with ID presents with disturbed or disturbing behavior. Since at
least as long ago as early Greek civilization, it has been
acknowledged that not all abnormal behavior arises from a single,
unitary cause. People might behave similarly or differently for
a number of reasons, and knowing the specific reasons can be helpful
not only in explaining the disturbing behavior but also in
constructing an intervention that might alleviate the behavior. This
is the reason that we attempt to classify behavior into discrete
groupings, including syndromes.
Since the time of early Greeks, then, there have been a multitude of
systems of nomenclature for mental disorders, each based upon
underlying concepts of causation. Each of these systems was limited
by the underlying theoretical and philosophical framework used to
construct the system. It became increasingly difficult to clearly
describe behaviors in terms that had some sort of common acceptance.
At the beginning of the twentieth century, Emil Kraepelin, a German
psychiatrist, developed a systematic classification based upon
manifest, observable behavior (Alexander & Selesnick, 1966). This
classification system enabled psychiatrists from many different
places to describe psychiatric disorders in a manner that could be
duplicated elsewhere. Because the system was based on observable
behavior, the theoretical approach of the psychiatrist would not
determine the way he or she characterized the particular psychiatric disorder.
In the mid-twentieth century, the American Psychiatric Association
(APA) published the Diagnostic and Statistical Manual of Mental Disorders (DSM)
(American Psychiatric Association, 1952) as a systematic
document containing descriptions of each of the disorders contained
within this classification system. Although this system used the
terminology of reactions and syndromes, there
was a clear effort to describe various disorders in behavioral and
observable terms. In 1968, the DSM-II (American Psychiatric
Association, 1968) eliminated the terminology of reactions
in favor of such terms as Anxiety, Neurosis, and Schizophrenia, but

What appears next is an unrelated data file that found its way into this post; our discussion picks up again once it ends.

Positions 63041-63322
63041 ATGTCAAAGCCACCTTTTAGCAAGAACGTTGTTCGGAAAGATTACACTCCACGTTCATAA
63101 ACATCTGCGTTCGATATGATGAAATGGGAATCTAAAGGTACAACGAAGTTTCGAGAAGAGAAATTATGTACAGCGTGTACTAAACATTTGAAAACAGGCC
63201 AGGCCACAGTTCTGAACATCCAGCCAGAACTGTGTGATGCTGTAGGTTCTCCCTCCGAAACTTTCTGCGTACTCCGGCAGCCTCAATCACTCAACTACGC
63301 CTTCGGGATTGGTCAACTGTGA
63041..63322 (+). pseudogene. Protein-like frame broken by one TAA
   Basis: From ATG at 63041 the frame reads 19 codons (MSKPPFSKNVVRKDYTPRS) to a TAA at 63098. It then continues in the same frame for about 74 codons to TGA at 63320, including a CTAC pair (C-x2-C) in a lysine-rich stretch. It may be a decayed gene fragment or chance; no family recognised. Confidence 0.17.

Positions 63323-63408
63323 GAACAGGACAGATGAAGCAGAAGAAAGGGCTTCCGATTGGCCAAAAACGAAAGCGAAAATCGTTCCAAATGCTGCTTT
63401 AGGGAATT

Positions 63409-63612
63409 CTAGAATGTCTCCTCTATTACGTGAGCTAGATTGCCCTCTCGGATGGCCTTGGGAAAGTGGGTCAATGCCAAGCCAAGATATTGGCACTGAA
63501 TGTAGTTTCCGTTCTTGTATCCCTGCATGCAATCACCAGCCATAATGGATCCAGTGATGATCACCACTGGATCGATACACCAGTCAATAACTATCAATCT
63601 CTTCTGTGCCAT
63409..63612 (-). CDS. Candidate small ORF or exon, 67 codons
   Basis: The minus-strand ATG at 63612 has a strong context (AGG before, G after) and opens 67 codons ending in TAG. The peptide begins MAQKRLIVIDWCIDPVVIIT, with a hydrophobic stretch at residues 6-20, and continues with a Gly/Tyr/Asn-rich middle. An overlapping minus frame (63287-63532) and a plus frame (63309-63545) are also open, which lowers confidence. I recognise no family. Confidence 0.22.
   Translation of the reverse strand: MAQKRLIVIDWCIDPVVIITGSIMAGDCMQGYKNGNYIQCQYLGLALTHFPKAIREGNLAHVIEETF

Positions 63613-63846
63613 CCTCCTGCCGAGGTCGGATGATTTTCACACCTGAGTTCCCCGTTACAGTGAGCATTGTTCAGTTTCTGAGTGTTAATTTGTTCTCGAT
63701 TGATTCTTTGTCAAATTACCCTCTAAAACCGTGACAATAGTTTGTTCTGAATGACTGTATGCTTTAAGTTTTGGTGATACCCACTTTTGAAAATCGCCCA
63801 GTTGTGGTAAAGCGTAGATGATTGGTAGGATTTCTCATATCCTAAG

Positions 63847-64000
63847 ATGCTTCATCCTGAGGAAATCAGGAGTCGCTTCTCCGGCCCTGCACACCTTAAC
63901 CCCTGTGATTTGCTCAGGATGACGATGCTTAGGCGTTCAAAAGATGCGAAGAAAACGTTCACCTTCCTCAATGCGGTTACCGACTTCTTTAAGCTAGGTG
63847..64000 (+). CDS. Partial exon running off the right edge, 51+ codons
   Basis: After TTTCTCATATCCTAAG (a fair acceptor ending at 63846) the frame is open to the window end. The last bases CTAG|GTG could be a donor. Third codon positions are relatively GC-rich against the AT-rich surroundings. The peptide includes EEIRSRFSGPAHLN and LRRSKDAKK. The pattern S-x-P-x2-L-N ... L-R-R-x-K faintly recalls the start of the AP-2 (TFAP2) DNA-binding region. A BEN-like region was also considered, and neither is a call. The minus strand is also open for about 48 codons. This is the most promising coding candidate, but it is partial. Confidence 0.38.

in general there were few changes in the overall structure. Starting
with the DSM-III in 1980 (American Psychiatric Association,
1980), diagnostic criteria sets were developed for each disorder,
based whenever possible on observable phenomena. The DSM-III-R (American
Psychiatric Association, 1987) and the DSM-IV (American
Psychiatric Association, 1994) introduced some changes in individual
categories, but in general the basic framework remained relatively unchanged.
The DSM diagnostic criteria are constructed to be
generic; that is, they should ideally be applicable to
all patient populations, independent of the patients age,
ethnicity, culture, gender, or the presence of comorbid medical or
mental conditions. There have been many critiques of the DSM, however,
arguing that developmental issues, cultural context, and other
factors can affect the symptomatic expression of disorders.
Additionally, there has been controversy found in the literature
concerning the issue of reliability in making specific DSM-IV-TR
diagnosis in persons with ID, especially those with more severe
impairment (Einfeld & Aman, 1995). Mickkelsen and McKenna (1999)
assert that as intelligence decreases the validity of psychiatric
diagnosis for individuals with ID tends to decrease. They explain
this as the result of both an increase in nonspecific organic factors
and the relative inaccessibility of the individuals inner life
as productive speech decreases with the increased severity of
impairment. Noting a general consensus that mental disorders can be
diagnosed using standard diagnostic criteria for people with Mild ID
and reasonably good communicative skills, Szymanski and colleagues
acknowledge the increased difficulty for individuals with more severe
ID and poor verbal skills. Some people with severe [ID] can be
diagnosed using DSM-IV criteria that are modified to reflect
their impairments and life circumstances, whereas others show
patterns of symptoms and aberrant behaviors that cannot be easily fit
into DSM-IV criteria for a specific mental disorder
(Szymanski et al., 1998, p. 5).
In fact, the DSM-IV-TR itself recognizes that some diagnostic
criteria need to be modified when they are applied to children, both
because the symptom profile of some disorders differs in children
(for example, the substitution of irritable mood for
depressed mood in the diagnostic criteria for Major
Depressive Episode and Dysthymic Disorder in children) and because
some diagnostic criteria do not apply to children (for example, there
is no requirement in Specific Phobia descriptions that children